The last decade has been a mix of highs and lows for some of Britain’s most distinctive mammals, according to the tenth annual report by the People’s Trust for Endangered Species (PTES).
Populations of the Scottish wildcat are now estimated at fewer than 400 animals, making it ‘Critically Endangered’ in the UK.
The report, entitled ‘The State of Britain’s Mammals’, highlights mixed results for many species, including endangered populations of the Scottish wildcat.
However, according to David Macdonald, Professor of Wildlife Conservation at the University of Oxford and co-author of the report for the last 10 years, we should not be pessimistic. Conservationists are hopeful that past successes can guide future efforts to protect some of Britain’s best-loved mammal species.
“If one could roll back and look at what in 2001 we might have expected the picture to be, I think it’s amazingly positive,” says Macdonald.
Getting the public involved
The hedgehog has declined in the UK from 30 million in the 1950s to an estimated 1.5 million 40 years later.
Public involvement has been a huge boost to mammal monitoring in Britain.
The hedgehog, for example, has benefitted significantly from public concern over declines in its numbers. The public participated in a national ‘Hogwatch’ survey in 2006, making conservation charities aware that hedgehogs were declining. Further monitoring confirmed substantial declines, with numbers having plummeted from 30 million hedgehogs in the 1950s to an estimated 1.5 million in the 1990s.
As a result, conservationists are now working to reduce the amount of pesticides used in agriculture and to protect habitat in rural areas. The hedgehog has also been included on the government’s Biodiversity Action Plan.
This year, more than 15,000 people joined the Hedgehog Street campaign, and worked with their neighbours to improve urban habitats for the hedgehog and other urban mammals.
Amateurs and enthusiasts have also been getting involved with numerous other national monitoring surveys, and their involvement has vastly improved data on many more species, from bats to dormice. The huge increase in the quantity of data on mammals has allowed conservation efforts to become increasingly targeted for species needing support.
Despite nearly disappearing from the British countryside in the 1970s, the otter has now returned to every county in England.
Over the past decade there have been a number of conservation success stories for Britain’s mammals and, according to Mike Richardson, Chair of Trustees for PTES, these success stories serve as indicators of far-reaching change.
The otter, for example, is just one species which has made a comeback in Britain’s waterways, and this year it was announced that the otter has now returned to every county in England.
The remarkable recovery of the otter has been attributed to bans on pesticides in the 1980s and improvements in river water quality.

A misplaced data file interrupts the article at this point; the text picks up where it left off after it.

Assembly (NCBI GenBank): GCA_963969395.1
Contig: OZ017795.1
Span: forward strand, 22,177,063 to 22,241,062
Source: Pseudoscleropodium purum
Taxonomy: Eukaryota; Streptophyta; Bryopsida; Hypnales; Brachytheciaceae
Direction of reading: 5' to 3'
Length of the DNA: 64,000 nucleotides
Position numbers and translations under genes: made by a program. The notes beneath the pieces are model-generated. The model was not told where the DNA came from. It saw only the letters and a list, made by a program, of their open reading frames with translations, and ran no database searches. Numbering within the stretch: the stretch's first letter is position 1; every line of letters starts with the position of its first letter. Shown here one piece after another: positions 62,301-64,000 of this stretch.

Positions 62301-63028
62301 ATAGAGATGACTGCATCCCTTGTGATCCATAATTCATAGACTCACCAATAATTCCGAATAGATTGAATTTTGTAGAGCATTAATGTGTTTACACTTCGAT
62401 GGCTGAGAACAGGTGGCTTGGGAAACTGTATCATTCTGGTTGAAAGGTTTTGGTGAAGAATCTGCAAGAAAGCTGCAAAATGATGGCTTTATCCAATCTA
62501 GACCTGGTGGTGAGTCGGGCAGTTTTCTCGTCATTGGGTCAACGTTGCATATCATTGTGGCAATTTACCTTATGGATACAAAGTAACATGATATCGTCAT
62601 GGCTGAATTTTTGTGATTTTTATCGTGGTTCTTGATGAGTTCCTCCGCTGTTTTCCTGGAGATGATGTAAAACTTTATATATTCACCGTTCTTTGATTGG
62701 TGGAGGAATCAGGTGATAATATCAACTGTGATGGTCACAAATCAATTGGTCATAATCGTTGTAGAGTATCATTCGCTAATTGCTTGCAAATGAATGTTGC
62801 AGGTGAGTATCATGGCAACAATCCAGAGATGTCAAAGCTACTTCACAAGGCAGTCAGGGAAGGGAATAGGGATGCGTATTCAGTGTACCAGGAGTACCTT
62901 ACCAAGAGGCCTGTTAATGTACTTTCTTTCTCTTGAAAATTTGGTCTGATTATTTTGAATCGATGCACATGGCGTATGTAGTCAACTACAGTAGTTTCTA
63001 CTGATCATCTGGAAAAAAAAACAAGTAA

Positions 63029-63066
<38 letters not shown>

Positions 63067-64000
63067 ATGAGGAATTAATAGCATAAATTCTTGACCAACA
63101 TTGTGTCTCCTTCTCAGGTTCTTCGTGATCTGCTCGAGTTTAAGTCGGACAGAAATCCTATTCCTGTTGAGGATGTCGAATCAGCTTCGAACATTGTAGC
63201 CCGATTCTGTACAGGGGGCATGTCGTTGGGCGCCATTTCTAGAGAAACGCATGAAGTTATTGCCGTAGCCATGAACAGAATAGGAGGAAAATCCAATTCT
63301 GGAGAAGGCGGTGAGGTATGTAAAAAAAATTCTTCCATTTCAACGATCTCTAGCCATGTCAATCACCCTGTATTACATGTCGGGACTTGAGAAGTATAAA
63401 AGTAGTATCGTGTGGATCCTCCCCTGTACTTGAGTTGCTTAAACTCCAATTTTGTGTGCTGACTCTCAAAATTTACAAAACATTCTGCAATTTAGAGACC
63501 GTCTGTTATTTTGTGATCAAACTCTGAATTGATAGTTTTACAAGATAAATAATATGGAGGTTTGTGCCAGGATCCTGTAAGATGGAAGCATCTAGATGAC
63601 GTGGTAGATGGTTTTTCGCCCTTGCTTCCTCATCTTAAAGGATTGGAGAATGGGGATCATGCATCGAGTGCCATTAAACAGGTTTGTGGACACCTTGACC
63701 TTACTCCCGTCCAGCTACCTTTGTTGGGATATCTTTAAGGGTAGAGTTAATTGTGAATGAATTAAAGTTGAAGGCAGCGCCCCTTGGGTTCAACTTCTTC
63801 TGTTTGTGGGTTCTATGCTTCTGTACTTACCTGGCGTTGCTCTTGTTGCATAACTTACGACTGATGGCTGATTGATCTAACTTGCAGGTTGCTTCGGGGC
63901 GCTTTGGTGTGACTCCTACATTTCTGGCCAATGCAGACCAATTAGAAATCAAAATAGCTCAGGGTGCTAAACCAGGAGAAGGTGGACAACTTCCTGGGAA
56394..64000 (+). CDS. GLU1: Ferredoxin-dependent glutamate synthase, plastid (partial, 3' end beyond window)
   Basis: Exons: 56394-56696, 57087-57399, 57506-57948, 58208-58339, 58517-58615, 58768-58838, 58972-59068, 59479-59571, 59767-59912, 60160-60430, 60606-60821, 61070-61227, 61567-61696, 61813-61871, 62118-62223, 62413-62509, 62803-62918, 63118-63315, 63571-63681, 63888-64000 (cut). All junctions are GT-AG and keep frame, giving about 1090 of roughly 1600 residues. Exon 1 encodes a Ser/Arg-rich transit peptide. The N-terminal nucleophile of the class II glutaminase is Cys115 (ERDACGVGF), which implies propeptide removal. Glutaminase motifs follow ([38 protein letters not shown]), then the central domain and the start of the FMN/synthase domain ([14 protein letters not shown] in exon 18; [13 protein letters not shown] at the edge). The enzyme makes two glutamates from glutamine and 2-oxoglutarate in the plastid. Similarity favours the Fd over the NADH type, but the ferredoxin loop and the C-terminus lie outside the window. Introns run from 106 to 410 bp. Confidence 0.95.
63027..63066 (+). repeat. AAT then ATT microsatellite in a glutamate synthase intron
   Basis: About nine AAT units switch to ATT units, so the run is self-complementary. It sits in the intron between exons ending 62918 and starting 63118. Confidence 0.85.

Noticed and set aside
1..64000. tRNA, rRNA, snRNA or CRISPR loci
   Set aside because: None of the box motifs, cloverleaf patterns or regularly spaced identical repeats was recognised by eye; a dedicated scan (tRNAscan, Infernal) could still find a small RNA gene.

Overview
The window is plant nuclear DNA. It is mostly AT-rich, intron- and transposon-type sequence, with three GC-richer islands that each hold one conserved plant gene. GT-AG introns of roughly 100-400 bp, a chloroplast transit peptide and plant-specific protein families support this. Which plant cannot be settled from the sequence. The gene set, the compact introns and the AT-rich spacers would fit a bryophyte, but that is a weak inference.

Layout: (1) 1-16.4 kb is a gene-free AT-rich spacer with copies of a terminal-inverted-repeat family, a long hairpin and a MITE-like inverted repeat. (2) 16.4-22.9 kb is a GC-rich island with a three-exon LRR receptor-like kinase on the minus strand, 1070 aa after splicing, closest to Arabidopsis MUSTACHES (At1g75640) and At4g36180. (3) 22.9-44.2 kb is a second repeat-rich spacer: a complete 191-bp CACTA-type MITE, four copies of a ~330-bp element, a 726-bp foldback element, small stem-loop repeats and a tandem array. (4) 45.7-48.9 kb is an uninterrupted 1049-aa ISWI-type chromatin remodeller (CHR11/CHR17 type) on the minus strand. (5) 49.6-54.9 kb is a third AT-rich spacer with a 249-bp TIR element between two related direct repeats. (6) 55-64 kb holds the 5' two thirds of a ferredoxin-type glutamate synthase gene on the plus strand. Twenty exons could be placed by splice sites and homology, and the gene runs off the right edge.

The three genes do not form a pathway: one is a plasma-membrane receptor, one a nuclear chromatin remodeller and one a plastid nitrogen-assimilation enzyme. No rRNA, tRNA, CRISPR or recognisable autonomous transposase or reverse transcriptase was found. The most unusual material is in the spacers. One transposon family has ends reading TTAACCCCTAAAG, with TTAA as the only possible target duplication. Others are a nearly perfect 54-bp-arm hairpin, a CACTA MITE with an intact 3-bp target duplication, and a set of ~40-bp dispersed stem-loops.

“You could take a very simplistic good news story – we’ve got more otters – but if you actually think about that, what that means is we’ve got hundreds of miles of cleaner rivers and streams and waterways,” says Richardson.
“The otters are simply reflecting a huge improvement in major habitat change in the UK which must be affecting a whole myriad of other species.”
Tough challenges ahead
Despite the conservation successes of some species, the authors of the report make it clear that the next decade will hold far greater challenges, with bigger and more difficult issues to tackle.
These include problems such as trying to balance agriculture and biodiversity, contending with the issue of badgers and bovine TB, and attempting to mitigate the problems facing one of Britain’s most iconic mammals, the red squirrel.
End of the red squirrel?
The iconic red squirrel has suffered a dramatic decline of more than 50% in Britain over the past 50 years.
According to scientists, the future of Britain’s red squirrel is far from bright. The red squirrel has declined by more than 50% over the past 50 years, largely due to the presence of the introduced grey squirrel, which arrived in Britain from North America. The grey squirrel competes with the red squirrel for food and habitat, as well as carrying the squirrel pox virus which has decimated native red squirrel populations.
Despite trapping and culling programmes of grey squirrels in some areas, ecologists predict that the red squirrel will soon only exist in areas inaccessible to greys. Conservation action plans have highlighted key survival sites, mostly conifer forests in the Scottish highlands. Grey squirrels are known to dislike conifer forests, meaning that these will be an essential refuge for the red squirrel if it is to survive in Britain. Scientists are also continuing to work on a vaccine to eliminate squirrel pox.
Read more in the BBC article about the state of Britain’s mammals.
Find out more about the People’s Trust for Endangered Species.
Read the full ‘State of Britain’s Mammals’ report.
Search for more British mammals on ARKive.
Helen Roddis, ARKive Species Text Author